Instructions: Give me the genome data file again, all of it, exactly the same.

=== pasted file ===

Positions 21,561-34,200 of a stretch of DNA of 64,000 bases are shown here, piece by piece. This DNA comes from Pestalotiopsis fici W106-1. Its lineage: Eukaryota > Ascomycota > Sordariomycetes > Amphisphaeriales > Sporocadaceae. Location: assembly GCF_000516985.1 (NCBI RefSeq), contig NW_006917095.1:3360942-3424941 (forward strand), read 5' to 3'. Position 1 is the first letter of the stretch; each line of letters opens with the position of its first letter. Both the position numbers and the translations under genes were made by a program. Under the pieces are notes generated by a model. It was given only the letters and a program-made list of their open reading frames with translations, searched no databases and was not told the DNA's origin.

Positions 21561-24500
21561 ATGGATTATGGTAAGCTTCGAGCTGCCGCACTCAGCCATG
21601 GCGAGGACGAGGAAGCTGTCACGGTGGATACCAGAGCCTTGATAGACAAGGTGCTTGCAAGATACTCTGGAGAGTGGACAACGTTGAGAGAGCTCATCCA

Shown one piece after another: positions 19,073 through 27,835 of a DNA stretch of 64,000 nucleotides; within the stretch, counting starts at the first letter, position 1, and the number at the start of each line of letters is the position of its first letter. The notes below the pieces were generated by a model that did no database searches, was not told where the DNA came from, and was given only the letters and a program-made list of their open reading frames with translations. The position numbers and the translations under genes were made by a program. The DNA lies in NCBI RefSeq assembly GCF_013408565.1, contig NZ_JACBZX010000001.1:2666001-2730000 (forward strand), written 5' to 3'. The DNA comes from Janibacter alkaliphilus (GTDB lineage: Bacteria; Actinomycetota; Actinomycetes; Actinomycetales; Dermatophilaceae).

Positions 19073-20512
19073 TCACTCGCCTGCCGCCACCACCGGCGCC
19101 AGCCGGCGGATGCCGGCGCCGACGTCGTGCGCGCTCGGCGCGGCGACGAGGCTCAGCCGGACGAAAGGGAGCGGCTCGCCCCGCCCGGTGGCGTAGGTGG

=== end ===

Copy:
Positions 21,561-34,200 of a stretch of DNA of 64,000 bases are shown here, piece by piece. This DNA comes from Pestalotiopsis fici W106-1. Its lineage: Eukaryota > Ascomycota > Sordariomycetes > Amphisphaeriales > Sporocadaceae. Location: assembly GCF_000516985.1 (NCBI RefSeq), contig NW_006917095.1:3360942-3424941 (forward strand), read 5' to 3'. Position 1 is the first letter of the stretch; each line of letters opens with the position of its first letter. Both the position numbers and the translations under genes were made by a program. Under the pieces are notes generated by a model. It was given only the letters and a program-made list of their open reading frames with translations, searched no databases and was not told the DNA's origin.

Positions 21561-24500
21561 ATGGATTATGGTAAGCTTCGAGCTGCCGCACTCAGCCATG
21601 GCGAGGACGAGGAAGCTGTCACGGTGGATACCAGAGCCTTGATAGACAAGGTGCTTGCAAGATACTCTGGAGAGTGGACAACGTTGAGAGAGCTCATCCA

Shown one piece after another: positions 19,073 through 27,835 of a DNA stretch of 64,000 nucleotides; within the stretch, counting starts at the first letter, position 1, and the number at the start of each line of letters is the position of its first letter. The notes below the pieces were generated by a model that did no database searches, was not told where the DNA came from, and was given only the letters and a program-made list of their open reading frames with translations. The position numbers and the translations under genes were made by a program. The DNA lies in NCBI RefSeq assembly GCF_013408565.1, contig NZ_JACBZX010000001.1:2666001-2730000 (forward strand), written 5' to 3'. The DNA comes from Janibacter alkaliphilus (GTDB lineage: Bacteria; Actinomycetota; Actinomycetes; Actinomycetales; Dermatophilaceae).

Positions 19073-20512
19073 TCACTCGCCTGCCGCCACCACCGGCGCC
19101 AGCCGGCGGATGCCGGCGCCGACGTCGTGCGCGCTCGGCGCGGCGACGAGGCTCAGCCGGACGAAAGGGAGCGGCTCGCCCCGCCCGGTGGCGTAGGTGG